Spotify has pretty much everything, but there are significant gaps in the library. A lot of De La Soul, Prince, and Taylor Swift, as well as Adele’s new album are nowhere to be found in its ample stacks—not to mention all those (legal) concert bootlegs you have on your hard drive. You don’t need to jump around between services or music players to get all you want. As long as you have the songs on a hard drive and a Spotify Premium account, you can play everything you own in Spotify and sync it all to your phone. To do so, add your local files to a Spotify playlist on your computer. Then, make sure your phone is connected to the same Wi-Fi hotspot. Fire up your phone’s app, and you should see the local files on your computer’s hard drive grayed out in your new playlist. Surprise! Clicking “Available Offline” will download them to your phone. Keep in mind that it’ll take up some storage space there.
Listen to Something Nobody’s Ever Heard…
… on Spotify, at least. Of the 30 million or so songs on the service, there are a few million that no one has ever once listened to. Never. For your unappreciated-jam needs, there’s Forgotify, a wonderful service that seeks out unlistened-to songs on Spotify and plays one at random for you. Some of the ones it dug up for me are pretty good, such as “He Ain’t Got Rhythm” by Jimmie Lunceford & His Orchestra, which is appropriately about the loneliest man in town. Others, such as “How I Want to Dream” by Catman Cohen, have an appeal that’s… more selective. (Dude sounds like Cookie Monster, and that album cover is amazing.) Whether the results are good or bad, it’s not really discovery unless you’re the first person to have ever heard it, you know? You’re like the Magellan of music.
Find Subgenres With Advanced Search
If you dig around in Spotify’s main “Genres & Moods” section, you’ll find fairly basic genres like “country” and “R&B” and “rock.” But if you use advanced search terms like “grunge” and “turntablism” and “triphop”, you can dig deeper into Spotify’s crates. You need to use the correct advanced search syntax to do it, but it’s pretty simple. It really gets fun when you combine genres and timeframes: A search for “genre:hiphop year:1990-1997,” for example. The results aren’t always spot-on, but they’re helpful if you’re creating an era-specific playlist. And once you find something that strikes the mood, you can play a radio station based on that track or album.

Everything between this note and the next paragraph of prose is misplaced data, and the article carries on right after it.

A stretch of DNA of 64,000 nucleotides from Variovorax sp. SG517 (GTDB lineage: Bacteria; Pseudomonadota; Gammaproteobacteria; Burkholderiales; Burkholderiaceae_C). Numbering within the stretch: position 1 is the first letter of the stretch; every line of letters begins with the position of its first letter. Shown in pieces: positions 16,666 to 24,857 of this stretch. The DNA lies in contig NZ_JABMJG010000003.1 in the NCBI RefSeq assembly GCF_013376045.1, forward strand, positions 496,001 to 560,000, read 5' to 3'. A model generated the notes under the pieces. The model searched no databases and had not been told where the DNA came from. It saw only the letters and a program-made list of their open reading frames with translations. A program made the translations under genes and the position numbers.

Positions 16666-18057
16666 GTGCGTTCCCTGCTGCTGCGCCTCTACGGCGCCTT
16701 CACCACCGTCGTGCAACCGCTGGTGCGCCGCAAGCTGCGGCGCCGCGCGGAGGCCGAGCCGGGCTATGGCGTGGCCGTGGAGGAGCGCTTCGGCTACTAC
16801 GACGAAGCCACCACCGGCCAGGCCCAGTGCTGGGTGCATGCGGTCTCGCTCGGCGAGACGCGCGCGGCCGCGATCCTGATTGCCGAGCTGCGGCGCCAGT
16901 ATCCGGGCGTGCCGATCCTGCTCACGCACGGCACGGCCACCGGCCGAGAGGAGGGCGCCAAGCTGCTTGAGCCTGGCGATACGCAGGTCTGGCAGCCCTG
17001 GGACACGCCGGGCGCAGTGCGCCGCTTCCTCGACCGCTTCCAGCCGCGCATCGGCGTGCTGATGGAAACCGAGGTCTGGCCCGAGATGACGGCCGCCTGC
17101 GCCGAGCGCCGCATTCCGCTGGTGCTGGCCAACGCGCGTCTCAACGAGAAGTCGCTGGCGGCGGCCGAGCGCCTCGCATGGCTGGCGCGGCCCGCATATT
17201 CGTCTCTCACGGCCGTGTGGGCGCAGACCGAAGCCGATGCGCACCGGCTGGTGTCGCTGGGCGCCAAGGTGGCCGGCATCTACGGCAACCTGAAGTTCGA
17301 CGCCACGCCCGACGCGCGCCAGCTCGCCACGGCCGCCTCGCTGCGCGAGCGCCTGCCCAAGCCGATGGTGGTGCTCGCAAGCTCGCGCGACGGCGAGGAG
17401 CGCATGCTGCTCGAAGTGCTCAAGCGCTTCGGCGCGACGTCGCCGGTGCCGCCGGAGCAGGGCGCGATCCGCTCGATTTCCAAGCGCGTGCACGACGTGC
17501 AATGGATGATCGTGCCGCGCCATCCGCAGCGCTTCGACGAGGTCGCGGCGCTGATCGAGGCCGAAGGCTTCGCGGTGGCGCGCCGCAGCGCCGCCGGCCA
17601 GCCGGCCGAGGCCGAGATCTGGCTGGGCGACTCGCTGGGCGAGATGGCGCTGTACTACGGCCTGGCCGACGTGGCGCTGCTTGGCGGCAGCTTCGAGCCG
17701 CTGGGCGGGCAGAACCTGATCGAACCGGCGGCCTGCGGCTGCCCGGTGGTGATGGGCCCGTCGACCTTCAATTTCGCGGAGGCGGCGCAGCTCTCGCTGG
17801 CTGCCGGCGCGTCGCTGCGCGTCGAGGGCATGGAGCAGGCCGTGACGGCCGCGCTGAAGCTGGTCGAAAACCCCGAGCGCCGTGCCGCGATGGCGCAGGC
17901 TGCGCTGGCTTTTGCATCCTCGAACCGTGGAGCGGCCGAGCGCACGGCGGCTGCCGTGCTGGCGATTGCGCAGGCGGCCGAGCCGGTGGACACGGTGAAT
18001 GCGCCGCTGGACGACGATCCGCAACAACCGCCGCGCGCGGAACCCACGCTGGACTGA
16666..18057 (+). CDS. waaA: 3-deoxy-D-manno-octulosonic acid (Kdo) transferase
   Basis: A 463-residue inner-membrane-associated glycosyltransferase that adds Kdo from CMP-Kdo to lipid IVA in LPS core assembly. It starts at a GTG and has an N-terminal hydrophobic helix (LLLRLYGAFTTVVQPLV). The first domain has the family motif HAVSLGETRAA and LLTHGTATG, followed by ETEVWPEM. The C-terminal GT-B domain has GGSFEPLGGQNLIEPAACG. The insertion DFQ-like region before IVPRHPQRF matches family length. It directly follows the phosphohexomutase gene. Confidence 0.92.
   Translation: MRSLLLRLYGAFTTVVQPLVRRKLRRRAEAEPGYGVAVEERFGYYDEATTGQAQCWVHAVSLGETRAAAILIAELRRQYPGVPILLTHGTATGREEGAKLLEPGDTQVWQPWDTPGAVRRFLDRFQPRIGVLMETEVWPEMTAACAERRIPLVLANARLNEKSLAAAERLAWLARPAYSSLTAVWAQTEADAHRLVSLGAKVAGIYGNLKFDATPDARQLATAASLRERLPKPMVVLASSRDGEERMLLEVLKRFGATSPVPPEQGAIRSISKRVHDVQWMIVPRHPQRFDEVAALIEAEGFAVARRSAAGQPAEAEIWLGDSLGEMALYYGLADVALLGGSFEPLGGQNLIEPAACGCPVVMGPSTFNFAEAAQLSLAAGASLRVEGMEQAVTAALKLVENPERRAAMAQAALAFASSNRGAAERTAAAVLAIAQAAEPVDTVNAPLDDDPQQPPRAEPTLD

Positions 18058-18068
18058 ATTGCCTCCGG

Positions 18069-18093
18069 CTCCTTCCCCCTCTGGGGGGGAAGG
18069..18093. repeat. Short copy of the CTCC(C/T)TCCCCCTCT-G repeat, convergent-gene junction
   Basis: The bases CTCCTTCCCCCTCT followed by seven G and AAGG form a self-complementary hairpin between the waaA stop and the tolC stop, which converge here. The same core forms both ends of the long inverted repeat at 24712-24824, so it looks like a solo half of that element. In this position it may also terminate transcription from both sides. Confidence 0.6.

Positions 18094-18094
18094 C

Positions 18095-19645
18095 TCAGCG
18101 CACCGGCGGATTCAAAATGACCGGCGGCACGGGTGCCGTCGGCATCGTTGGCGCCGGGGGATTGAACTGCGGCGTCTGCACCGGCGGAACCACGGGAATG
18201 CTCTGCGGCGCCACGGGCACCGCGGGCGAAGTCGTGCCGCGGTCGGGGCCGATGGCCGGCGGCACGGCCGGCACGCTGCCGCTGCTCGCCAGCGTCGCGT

Take Your Library Offline
If you have Spotify Premium, you already know you can save songs locally for offline listening. It’s a must if you take the subway, fly on a plane, or just want to limit your data-slurping ways to Wi-Fi hotspots. But that takes a bit of forethought, and sometimes, the urge to hear an unsaved deep cut hits you when you’re already on the train. No worries: If you’ve got 3,333 tracks or fewer across your playlists and albums, you can save it all to your phone without tediously going through each album or playlist. Just select “Songs” in the “Your Library” menu, toggle the “Available Offline” switch, and you’re golden. Yes, this will take up a lot of storage space on your phone—but isn’t that why you got the 128GB model?